With so many fractured families now, it’s a shame the idea was dropped I think.
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OLDMAN
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Re: Kennylands Boarding school, Sonning Common.

Post by OLDMAN »

Welcome to the forum
Oldman........

God, grant me the serenity to accept the things I cannot change, the courage to change the things I can, and the wisdom to hide the bodies of the people I had to kill because they annoyed me........................

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bellringer
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Re: Kennylands Boarding school, Sonning Common.

Post by bellringer »

On the subject of the Tylney Hall school, as an invigilator at my local comprehensive school I see too often how the children of divorced parents suffer. The school does its best but, being a large comprehensive, it can only do so much. A specialist school, such as Tylney Hall, has the potential to offer so much more.

At Kennylands, we had fellow pupils who were from broken homes but also from the homes of women who were widowed in WW2. The school's admissions policy took account of such situations. It aimed for a proportion in the ratio of roughly one third of pupils from settled and financially comfortable homes, one third from settled but not so financially comfortable homes and one third from less advantaged homes. The idea being that the more fortunate would look out for, and support, the less fortunate. This was very much a post-war attitude and a necessary one given the circumstances of the war and its outcome both immediate and post war. Overall, it was a very happy place. We all missed our homes and families - especially the first few nights there - but we all worked together as a school should. Sports and outdoor activities were encouraged strongly. "A healthy mind in a healthy body" was the driving philosophy. Mind you, running the lanes and fields during cross country running on cold winter days, in shorts and sleeveless vests, that philosophy was the last thing on our minds, especially when the last part involved running through a field of dairy cows! The school motto was "Loyalty and Courtesy."
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piwacket
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Re: Kennylands Boarding school, Sonning Common.

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bellringer wrote: 04 Nov 2020 11:01 ... it was a very happy place. We all missed our homes and families - especially the first few nights there - but we all worked together as a school should. Sports and outdoor activities were encouraged strongly. "A healthy mind in a healthy body" was the driving philosophy. Mind you, running the lanes and fields during cross country running on cold winter days, in shorts and sleeveless vests, that philosophy was the last thing on our minds, especially when the last part involved running through a field of dairy cows! The school motto was "Loyalty and Courtesy."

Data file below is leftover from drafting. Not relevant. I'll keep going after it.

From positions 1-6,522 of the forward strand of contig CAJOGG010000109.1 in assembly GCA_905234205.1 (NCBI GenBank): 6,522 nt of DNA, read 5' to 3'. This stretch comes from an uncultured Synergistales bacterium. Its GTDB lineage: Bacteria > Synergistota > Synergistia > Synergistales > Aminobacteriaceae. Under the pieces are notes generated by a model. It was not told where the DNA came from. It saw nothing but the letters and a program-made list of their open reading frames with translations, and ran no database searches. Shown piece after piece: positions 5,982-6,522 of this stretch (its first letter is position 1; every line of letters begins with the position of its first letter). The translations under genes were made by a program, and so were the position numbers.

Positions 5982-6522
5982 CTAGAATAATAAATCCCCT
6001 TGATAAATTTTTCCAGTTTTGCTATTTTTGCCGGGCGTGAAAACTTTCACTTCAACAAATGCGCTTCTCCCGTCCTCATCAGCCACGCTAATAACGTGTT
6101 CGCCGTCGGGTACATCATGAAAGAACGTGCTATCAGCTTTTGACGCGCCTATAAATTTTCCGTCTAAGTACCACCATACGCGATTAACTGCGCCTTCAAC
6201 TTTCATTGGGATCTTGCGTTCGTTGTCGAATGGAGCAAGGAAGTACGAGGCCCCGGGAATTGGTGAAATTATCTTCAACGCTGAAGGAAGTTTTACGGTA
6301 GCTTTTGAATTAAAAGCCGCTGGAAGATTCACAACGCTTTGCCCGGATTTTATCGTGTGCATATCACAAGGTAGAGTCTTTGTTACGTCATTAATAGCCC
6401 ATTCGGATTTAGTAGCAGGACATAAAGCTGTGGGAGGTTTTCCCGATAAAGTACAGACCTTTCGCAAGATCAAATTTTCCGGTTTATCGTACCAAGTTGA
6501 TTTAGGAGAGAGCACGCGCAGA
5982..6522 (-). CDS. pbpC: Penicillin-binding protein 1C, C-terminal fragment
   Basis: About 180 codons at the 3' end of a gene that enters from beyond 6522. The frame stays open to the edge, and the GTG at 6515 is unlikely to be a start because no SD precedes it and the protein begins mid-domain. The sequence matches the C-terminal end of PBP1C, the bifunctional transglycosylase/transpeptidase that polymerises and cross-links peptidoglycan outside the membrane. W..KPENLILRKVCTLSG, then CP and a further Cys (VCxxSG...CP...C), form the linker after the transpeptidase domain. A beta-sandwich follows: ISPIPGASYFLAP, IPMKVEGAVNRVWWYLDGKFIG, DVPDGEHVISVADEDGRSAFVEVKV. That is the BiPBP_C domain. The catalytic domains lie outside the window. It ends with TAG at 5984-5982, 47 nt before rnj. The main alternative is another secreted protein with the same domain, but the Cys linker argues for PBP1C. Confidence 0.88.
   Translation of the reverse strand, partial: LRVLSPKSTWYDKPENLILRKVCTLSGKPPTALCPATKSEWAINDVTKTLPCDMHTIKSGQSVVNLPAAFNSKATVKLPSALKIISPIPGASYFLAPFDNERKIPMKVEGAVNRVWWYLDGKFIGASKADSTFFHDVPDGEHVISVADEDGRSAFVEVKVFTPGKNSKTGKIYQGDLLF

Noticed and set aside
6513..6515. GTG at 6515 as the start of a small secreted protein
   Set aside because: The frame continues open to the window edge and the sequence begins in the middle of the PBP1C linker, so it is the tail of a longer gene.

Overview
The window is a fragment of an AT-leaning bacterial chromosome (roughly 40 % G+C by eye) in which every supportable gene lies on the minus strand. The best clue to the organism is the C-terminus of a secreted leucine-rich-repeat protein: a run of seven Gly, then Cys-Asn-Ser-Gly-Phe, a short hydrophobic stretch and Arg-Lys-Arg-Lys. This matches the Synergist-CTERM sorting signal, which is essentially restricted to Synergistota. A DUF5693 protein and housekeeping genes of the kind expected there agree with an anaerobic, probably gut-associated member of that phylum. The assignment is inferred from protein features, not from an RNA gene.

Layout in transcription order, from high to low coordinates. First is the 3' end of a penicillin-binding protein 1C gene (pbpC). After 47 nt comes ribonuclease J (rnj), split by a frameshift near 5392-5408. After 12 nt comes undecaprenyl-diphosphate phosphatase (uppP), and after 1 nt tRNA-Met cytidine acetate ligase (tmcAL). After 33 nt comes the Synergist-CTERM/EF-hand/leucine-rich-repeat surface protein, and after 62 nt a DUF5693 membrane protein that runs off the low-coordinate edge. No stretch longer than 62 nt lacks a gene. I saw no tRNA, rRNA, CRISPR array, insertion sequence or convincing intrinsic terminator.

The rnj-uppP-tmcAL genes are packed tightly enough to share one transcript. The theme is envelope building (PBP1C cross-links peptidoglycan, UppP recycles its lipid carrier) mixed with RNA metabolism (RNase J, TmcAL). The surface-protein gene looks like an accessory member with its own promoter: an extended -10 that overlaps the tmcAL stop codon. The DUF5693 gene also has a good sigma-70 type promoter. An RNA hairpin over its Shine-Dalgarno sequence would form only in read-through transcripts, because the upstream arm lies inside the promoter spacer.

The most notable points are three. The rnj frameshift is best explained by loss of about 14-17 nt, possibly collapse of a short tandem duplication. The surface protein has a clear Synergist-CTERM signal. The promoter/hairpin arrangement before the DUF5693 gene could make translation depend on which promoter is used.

Oh yes, going to boarding school must be really difficult to start with, especially for younger children... on the other hand providing its well run, it does give a stable ‘home’ environment in certain situations. Being an avid reader of books like Mallory Towers, oh I wished I could go to Boarding school :))

It sounds like on the whole you enjoyed Kennylands :)
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spectrum64
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Re: Kennylands Boarding school, Sonning Common.

Post by spectrum64 »

Regarding Tylney Hall I had a friend who taught there. In practice boys who went there were generally those who didn't fare well in mainstream schools in Brent, not just children of divorced parents. Next door they had a centre for groups of children to stay for a week at a time to experience the countryside. That continued after the hall was sold to become a hotel. I don't know if it is still running, but I doubt it unless some serious money has been spent on it as it was quite rundown.
bellringer
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Re: Kennylands Boarding school, Sonning Common.

Post by bellringer »

Yes indeed, I enjoyed it. We had a lot of freedom to roam the near, and not so near, countryside. A few of us even camped out in a bivouac made of natural materials. The 1st Kennylands Scout Troop also camped one weekend at the farm in Shiplake run by the actor Richard Todd. He and his wife came to our camp fire on the Saturday evening. A very nice couple - no airs and graces, just nice friendly people. Joined in the gin gan gooly-gooly, song with great gusto.
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piwacket
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Re: Kennylands Boarding school, Sonning Common.

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bellringer wrote: 05 Nov 2020 20:47 .... A very nice couple - no airs and graces, just nice friendly people. Joined in the gin gan gooly-gooly, song with great gusto.
Ah that’s nice... used to see him occasionally in Henley shopping, always said hello and a smile, if you did.